How To Do A Breast Self-Exam If You're Breastfeeding, According To Experts
When I was breastfeeding, I went from a full-fledged member of the itty, bitty committee to a solid B cup. I had no idea how to pull a sports bra over my new friends let alone analyze the various breast bumps and lumps that came as a result of being a 24-hour milk machine. But I still wondered what the difference was between a too-full milk gland and a swelling that was worth pointing out to my doctor. You too, huh? Well, knowing how to do a breast self-exam if you're breastfeeding is a pretty big deal and experts have some advice.
“The breast may be more lumpy while nursing so doing self breast exam may be more difficult," Dr. Yvonne Bohn, an OB-GYN at Providence Saint John’s Health Center in Santa Monica, California, tells Romper in an email interview. "If there is a firm mass, this may be a blocked milk duct. This should resolve with pumping, nursing frequently, and massaging with a warm compress after a few days. If a mass persists after these activities, then it is important to see the doctor to ensure if it is a plugged duct or to determine if it is another tumor of the breast unrelated to breastfeeding."
Dr. Salli Tazuke, OB-GYN and co-founder and co-medical director of the Colorado Center for Reproductive Medicine in San Francisco, California, explains that because milk ducts fill up and engorge during breastfeeding, the breast itself can feel rather lumpy.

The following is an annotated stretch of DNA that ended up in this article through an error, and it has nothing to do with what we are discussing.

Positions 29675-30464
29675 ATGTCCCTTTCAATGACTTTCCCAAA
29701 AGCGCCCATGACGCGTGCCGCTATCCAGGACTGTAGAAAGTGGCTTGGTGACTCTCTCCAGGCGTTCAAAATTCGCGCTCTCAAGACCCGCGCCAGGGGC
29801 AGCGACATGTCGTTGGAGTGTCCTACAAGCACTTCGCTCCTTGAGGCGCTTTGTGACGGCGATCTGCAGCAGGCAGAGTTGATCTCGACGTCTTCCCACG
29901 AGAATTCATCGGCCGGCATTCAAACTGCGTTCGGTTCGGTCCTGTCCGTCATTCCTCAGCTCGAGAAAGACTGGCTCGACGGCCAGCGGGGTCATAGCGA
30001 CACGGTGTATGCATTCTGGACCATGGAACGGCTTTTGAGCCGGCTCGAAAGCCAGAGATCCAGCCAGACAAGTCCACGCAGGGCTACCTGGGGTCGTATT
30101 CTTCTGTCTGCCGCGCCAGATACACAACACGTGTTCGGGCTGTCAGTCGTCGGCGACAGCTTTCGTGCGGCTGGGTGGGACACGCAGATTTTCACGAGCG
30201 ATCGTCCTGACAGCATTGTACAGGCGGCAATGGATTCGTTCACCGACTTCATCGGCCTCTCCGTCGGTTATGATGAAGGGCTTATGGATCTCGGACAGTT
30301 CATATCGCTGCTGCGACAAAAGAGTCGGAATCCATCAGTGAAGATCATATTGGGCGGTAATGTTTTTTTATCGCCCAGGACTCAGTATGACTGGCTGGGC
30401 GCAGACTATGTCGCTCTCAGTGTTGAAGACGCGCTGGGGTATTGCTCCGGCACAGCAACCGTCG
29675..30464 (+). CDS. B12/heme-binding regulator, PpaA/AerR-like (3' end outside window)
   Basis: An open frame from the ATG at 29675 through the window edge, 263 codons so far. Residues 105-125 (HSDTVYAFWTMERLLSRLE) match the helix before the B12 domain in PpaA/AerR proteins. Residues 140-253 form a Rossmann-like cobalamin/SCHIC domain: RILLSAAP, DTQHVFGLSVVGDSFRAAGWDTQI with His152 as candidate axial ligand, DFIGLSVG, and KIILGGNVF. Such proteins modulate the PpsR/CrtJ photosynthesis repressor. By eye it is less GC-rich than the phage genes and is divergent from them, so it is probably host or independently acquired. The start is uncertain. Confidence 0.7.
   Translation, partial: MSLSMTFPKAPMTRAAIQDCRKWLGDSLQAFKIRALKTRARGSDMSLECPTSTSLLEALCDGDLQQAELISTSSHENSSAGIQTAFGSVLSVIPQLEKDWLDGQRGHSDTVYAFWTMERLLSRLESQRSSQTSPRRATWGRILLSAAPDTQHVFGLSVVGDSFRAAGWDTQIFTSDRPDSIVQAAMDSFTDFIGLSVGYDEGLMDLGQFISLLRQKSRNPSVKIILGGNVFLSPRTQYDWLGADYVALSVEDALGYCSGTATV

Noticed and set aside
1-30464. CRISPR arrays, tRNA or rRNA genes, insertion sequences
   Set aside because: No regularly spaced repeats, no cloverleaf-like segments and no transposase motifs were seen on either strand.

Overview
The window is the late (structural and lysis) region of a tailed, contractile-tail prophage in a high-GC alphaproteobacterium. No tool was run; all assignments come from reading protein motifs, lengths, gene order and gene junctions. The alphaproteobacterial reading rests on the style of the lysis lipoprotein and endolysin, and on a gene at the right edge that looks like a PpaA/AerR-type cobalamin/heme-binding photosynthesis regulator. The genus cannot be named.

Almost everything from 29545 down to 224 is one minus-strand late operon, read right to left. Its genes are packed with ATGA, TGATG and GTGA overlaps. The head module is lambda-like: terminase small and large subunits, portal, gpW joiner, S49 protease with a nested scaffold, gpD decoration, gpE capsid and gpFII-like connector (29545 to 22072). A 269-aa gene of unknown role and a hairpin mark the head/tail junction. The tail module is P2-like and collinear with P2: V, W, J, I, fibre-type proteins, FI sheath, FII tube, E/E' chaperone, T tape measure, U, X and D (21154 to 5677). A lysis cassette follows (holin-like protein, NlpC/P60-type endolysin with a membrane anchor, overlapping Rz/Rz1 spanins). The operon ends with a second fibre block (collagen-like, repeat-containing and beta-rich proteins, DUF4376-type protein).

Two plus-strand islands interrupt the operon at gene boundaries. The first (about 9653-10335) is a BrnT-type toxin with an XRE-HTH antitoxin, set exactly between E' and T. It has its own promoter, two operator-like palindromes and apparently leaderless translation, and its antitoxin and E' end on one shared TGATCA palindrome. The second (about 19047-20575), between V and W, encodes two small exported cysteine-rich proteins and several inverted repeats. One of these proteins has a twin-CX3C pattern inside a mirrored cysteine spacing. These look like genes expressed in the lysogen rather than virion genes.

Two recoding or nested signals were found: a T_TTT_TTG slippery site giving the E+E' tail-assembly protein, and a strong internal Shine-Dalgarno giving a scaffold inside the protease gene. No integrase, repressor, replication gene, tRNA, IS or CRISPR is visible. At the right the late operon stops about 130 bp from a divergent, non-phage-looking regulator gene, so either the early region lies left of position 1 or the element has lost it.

"This makes detection of abnormal lumps or masses more challenging," she tells Romper in an interview. "If there is a lump that is tender and red, then that can be a sign of mastitis and can quickly become a serious infection and should be alerted to the physician right away." Tazuke says, however, that in general a clogged duct or mastitis can be alleviated with regular pumping to clear the ducts, a heating pad, and/or antibiotics treatment.
Abby Reichardt, a student midwife at The Florida School of Traditional Midwifery points out that a breast self-exam isn't technically recommended anymore, even though many care providers think it's a good idea to "know your normal."
"During breastfeeding, there is no real point to breast self-exam because the tissue changes and ductal changes are so frequent," she tells Romper in an email interview. "If someone has a personal history or genetic predisposition to breast cancer, then they should be getting routine mammograms with a radiologist."
If you do want to try an exam, then you'll want to wait until at least one week after menstruation to do so. And, as Tazuke points out, it's also best to try and detect lumps after breastfeeding or pumping when you have drained the milk ducts. "Still, it is challenging to detect a lump," she says.
When you've done that much, lie flat on your back and have a cloth nearby because you may end up expressing some milk when you do the exam. Place your right hand behind your head, and use at least three fingers of your left hand to move the pads of the fingers gently over every part of the breast, according to Parents. Move fingers in small circles in an up-and-down pattern over the breast, including the nipple. Do the same on the other side, taking note of any lumps that you want to discuss with your healthcare provider.
Of course, if you are anything like me, then your post-breastfeeding boobs will somehow end up being even smaller than they were before. So not only will you reclaim your AA bras, but you'll also be right back into your old self-breast exam routine before you know it. Win, win.
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